Further Studies in the Effectiveness of Different Wave Lengths of Radiation1
Journal - Radiology
IN a recent number of the American Journal of Roentgenology and RadiumTherapy (1924, XII, 474) I published a paper giving some preliminarystudies of the effects of two different wave lengths of X-ray onstandard animal tumors and showed that with equal ionization dosage,when the chamber was of the Duane type, the tumors were killed atapproximately the same time. These experiments have now been extendedto another type of tumor with the same result, and a résuméof some of the more recent findings may be of interest. I refer tothat paper for the details of the production of the X-ray and thenitration.
One of the peculiar advantages of using animal tumors in this typeof study is obvious, as it is possible to determine the death-pointwithin the accuracy of any biological experiment. If tumors are inoculatedafter exposure to X-rays, and grow, they are evidently not dead;if they do not grow, they evidently are dead. This avoids the useof any reagent or morphological change in the cells for the determinationof their viability.
For example, the decolorization or non-decolorization of methyleneblue has been used by von Wassermann as a test for cell-death afterradiation, but even if such color change is reliable, and its valuehas been denied of late, a few cells might be still alive and yetnot furnish sufficient mass of tissue to decolorize the whole bulkof fluid. Just the same, a recurrence would be due to these few remainingcells.
Again, the employment of vital stains for microscopic determinationof the viability of cells is attended with gross errors. The minutehistological structures of cells are not altered by X-ray in a characteristicmanner, so that no conclusions can be drawn from this aspect.2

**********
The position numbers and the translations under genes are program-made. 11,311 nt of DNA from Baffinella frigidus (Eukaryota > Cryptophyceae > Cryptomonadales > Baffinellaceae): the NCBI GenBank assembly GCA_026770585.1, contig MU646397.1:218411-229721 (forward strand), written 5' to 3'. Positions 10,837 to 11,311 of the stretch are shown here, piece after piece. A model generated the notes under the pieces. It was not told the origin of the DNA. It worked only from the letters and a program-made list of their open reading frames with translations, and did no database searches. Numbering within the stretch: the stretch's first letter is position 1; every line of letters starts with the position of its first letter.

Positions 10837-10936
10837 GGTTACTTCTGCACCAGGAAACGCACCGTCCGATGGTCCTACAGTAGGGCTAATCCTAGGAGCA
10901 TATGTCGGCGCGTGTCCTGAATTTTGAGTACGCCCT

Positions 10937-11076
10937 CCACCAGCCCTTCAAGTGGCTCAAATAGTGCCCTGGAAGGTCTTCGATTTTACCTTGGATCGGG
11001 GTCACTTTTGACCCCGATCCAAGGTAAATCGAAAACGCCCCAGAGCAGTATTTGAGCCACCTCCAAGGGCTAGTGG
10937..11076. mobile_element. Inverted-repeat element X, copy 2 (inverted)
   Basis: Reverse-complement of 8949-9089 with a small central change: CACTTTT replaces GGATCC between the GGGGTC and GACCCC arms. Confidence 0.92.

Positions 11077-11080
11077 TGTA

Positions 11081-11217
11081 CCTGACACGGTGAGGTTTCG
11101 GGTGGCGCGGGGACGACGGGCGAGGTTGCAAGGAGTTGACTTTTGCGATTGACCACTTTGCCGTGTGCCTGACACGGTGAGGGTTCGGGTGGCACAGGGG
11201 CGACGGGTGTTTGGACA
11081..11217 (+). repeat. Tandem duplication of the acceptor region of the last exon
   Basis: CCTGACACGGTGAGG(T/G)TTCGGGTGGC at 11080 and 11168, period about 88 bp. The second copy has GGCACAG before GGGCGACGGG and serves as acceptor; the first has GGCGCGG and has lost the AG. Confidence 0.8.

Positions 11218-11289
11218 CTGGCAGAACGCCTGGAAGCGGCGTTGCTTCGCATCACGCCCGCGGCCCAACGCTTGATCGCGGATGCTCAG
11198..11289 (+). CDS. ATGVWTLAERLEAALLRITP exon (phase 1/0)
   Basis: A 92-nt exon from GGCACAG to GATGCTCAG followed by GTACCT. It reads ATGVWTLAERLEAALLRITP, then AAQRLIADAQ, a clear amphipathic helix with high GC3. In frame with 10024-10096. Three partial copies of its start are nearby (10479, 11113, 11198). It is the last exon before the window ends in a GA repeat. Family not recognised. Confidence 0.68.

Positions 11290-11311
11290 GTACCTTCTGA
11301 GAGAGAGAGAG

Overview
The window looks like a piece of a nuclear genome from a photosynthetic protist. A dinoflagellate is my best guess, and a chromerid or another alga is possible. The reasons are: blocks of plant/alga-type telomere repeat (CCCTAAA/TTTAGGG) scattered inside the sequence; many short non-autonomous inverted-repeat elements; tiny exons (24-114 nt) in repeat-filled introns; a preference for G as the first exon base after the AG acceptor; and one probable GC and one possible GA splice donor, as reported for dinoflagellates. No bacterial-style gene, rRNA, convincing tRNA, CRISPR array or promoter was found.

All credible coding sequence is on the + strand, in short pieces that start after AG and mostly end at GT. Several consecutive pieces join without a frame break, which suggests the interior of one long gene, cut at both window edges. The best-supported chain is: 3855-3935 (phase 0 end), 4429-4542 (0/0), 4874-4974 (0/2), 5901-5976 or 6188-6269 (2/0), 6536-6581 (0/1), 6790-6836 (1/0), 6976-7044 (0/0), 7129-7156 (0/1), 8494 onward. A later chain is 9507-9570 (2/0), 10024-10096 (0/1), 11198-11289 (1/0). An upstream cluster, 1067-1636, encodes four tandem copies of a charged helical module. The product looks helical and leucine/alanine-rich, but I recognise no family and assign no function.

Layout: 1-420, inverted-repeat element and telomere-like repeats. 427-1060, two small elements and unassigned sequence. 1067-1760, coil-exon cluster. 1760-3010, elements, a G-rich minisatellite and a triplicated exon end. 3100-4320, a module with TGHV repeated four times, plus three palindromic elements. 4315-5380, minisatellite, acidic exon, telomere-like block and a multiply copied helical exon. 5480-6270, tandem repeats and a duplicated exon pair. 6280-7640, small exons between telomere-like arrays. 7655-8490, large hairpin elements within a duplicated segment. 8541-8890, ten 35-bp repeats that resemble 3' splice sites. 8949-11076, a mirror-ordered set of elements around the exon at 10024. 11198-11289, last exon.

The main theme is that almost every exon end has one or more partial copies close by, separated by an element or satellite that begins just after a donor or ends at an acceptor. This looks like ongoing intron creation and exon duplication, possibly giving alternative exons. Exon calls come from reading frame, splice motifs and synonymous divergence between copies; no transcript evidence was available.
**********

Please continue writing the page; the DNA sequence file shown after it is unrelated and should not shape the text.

The determination of the effect of radiation of bean seedlings aspractised by Jüngling3 again depends upon many conditions otherthan the death of all the cells, for the rays may wholly preventor seriously check growth whether a large number or a small numberof cells be destroyed. The same complications affect the use of thedeath-point of mice, proposed as a test by Meyer and Ritter,4 andthe results are quite variable and unreliable.
Further obvious convenience of animal tumors is that such thin slicescan be employed in the radiation tests that but little absorptionof the rays takes place in the tissue used. A millimeter of the softsubstance of the tumor has almost no absorptive power at the voltagesordinarily used, certainly no more than a meter of air.
Chart I shows the curve of absorption with different wave lengthsfor a millimeter of tissue. Obviously absorption and scatter areboth included.
The curve for air absorption of X-rays at the same wave lengths practicallycovers that for tissue at short wave lengths, if the difference indensity between air and tissue is taken into consideration.